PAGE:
Two former employees who exposed problems in the body donor program take research institute to court.
BY JACOB PALMER | DIGITAL NEWS EDITOR
Two former employees who exposed problems in the body donor program are taking Legacy Research Institute to court for retaliation.
The Portland Tribune reports:
One of the former employees also claims she was told to shred program documents after a May 2014 FBI subpoena was issued as part of a nationwide investigation into human body donations. The FBI’s Detroit Division looked into Legacy’s records and donation program as it was investigating five national human tissue labs in Illinois, Michigan and Arizona.
Jirina Truneckova of San Francisco and Danielle Martin of Portland filed the lawsuit Monday in Multnomah County Circuit Court against Legacy Emanuel Hospital and Health Center and the Legacy Research Institute, seeking more than $400,000 for what they said were violations of the state’s whistleblower protection law, retaliation and “unlawful discrimination.” Truneckova is seeking at least $250,000, including lost wages and benefits. Martin is seeking $200,000, along with back pay and lost benefits. They both plan to ask for punitive damages if the case goes to trial.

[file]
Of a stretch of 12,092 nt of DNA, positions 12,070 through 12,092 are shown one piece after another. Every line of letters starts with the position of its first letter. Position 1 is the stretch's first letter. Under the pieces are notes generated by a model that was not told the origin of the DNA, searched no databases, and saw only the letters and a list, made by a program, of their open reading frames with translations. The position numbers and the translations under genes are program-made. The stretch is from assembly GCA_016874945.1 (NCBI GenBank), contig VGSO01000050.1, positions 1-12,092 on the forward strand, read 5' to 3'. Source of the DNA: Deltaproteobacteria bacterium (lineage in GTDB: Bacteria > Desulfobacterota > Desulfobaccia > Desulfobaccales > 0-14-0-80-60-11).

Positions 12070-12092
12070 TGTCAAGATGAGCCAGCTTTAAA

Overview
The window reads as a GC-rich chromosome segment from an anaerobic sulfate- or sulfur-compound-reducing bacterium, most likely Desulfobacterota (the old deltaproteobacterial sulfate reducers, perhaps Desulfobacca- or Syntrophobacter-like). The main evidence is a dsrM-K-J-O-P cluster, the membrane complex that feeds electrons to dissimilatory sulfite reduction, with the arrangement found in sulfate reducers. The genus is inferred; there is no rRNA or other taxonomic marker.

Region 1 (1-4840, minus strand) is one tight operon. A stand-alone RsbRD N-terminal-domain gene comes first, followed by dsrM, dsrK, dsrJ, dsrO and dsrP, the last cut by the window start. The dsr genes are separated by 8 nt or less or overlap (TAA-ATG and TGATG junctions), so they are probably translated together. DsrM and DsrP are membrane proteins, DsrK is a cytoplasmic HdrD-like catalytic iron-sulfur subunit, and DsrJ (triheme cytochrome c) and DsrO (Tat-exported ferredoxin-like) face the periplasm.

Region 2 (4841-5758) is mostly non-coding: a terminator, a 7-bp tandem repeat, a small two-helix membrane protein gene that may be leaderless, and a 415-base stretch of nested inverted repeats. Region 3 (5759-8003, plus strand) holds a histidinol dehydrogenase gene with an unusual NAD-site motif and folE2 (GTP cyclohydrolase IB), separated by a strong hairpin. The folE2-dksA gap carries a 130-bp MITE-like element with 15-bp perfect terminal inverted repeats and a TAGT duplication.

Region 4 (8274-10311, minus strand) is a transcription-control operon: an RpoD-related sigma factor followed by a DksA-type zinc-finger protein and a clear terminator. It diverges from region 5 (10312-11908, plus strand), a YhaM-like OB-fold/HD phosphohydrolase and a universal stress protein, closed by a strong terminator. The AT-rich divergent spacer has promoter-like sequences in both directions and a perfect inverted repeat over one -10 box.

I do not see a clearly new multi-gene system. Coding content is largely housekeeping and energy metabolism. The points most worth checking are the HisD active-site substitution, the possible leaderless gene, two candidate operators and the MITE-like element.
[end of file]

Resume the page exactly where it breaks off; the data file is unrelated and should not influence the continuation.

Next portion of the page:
In a statement, Brian S. Terrett, Legacy spokesman, said: “The FBI reviewed the Legacy Health Body Donation program last year. A number of recommendations, mainly about paperwork, were made by the FBI. Legacy quickly adopted those recommendations and the Body Donation program is currently in operation. Given this, Legacy Health is uncertain why any former employee would continue to make unsubstantiated allegations, and is confident that it will prevail in court.”
The Portland Business Journal expands on the details of the case:
Legacy told Truneckova the program was in its early stages and she’d be responsible “for developing standards to ensure that the program followed acceptable industry standards and applicable laws,” the lawsuit states. That would include implementing procedures to ensure that Legacy properly screened donated bodies to protect staff from communicable diseases: “However, it soon became apparent that (Legacy) was more interested in cheaply acquiring cadavers than in operating in a manner consistent with the guidelines” set forth by various organizations, the lawsuit says.
It alleges that Truneckova’s supervisor, Dr. Gregory Timmel, stopped her from developing a screening procedure, telling her that Crown Funeral Home would screen them. She expressed concerns about the arrangement numerous times because Legacy hadn’t provided such training to Crown’s staff and Legacy’s program materials “gave the false impression that Legacy screened donated bodies,” the suit says. She was also concerned that failing to properly screen donated bodies put employees at risk.